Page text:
By the time a musical organization embarks on its 52nd season--which was the case Thursday for the Long Beach Symphony--common wisdom might normally suggest a philosophic ease about such matters as financial security and staying power.
But there were lots of telltale signs to the contrary when Murry Sidlin presided over his altogether sterling orchestra at the Terrace Theater:
A huge placard announced that the performance had been sponsored by D.D. Dunlap Companies--indicating that a mere five concerts required major charity and a rescuing angel. Furthermore, a fact sheet identified these events as "the Classics season," not to be confused with a trio of pops extravaganzas hyped by a brochure.
Could it be that culture is hard to swallow in Long Beach? Or that the price is inordinately high?
One would never suspect so. The house, while not full, was attended in respectable numbers. The audience, ostensibly appreciative of the engaging performances Sidlin & Co. turned in, did not seem at the brink of abandonment.
The music director saw to that. Even without a soloist (deliberately excluded for austerity reasons), he devised an appealing program--one that conveyed a grandiose sense of occasion but did not fall into a top-40 category.
True, there was a single hackneyed item, Mussorgsky's "Pictures at an Exhibition." But the surrounding fare consisted of Samuel Barber's First Symphony and Mendelssohn's "Reformation" Symphony--not the stuff of switched-on-classics.
A complaint could conceivably be lodged, however, with one of Sidlin's choices. Instead of Ravel's chastely clarified orchestration of "Pictures," he opted for the anachronistic one by Stokowski. By contrast, it has all the Disneyfied musical geegaws to sound candy-coated. Too bad. And a surprising lapse of taste on the conductor's part.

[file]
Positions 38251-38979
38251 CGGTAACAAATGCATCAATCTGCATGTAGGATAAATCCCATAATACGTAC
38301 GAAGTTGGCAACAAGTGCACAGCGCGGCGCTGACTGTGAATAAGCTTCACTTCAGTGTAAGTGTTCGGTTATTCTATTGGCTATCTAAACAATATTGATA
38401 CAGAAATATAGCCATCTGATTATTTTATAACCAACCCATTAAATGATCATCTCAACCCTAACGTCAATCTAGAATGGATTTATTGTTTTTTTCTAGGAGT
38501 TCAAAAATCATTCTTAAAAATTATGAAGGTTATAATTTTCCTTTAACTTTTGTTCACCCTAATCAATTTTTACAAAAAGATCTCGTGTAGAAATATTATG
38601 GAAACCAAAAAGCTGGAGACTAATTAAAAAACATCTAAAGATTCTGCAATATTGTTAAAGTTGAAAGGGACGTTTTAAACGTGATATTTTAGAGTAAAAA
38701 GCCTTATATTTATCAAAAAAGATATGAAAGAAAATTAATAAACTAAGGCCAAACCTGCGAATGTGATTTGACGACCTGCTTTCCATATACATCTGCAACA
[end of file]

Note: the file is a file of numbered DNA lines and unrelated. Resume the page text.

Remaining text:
Nevertheless, Sidlin delivered the piece with conviction--especially when he arrived at the sock-it-to-'em finale. The orchestra had its finest moments elsewhere, however.
The Barber is a work with immense appeal. Rarely heard, it constitutes a veering off the beaten repertory path. Easy listening, it does not tax ears that are used to conventional harmonies. As a bonus, it is full of melodrama--the kind that suggests '50s film noir with its dark mysteries, muscular tension and lyric outpourings.
A great score? Certainly not. But just the ticket for getting off the war-horse train and persuading folks that there's more to music than humming along. In the bargain, it is quite a showpiece for the orchestra, which played with all-out vigor, body and beauty of tone.
Here, Sidlin's tendency to stretch out phrases sometimes impeded an already tenuous structure. But there were no such problems with the Mendelssohn, thanks to its Romantic formalism. For this concluding work the conductor asserted much authority and an uncommon interpretive flair.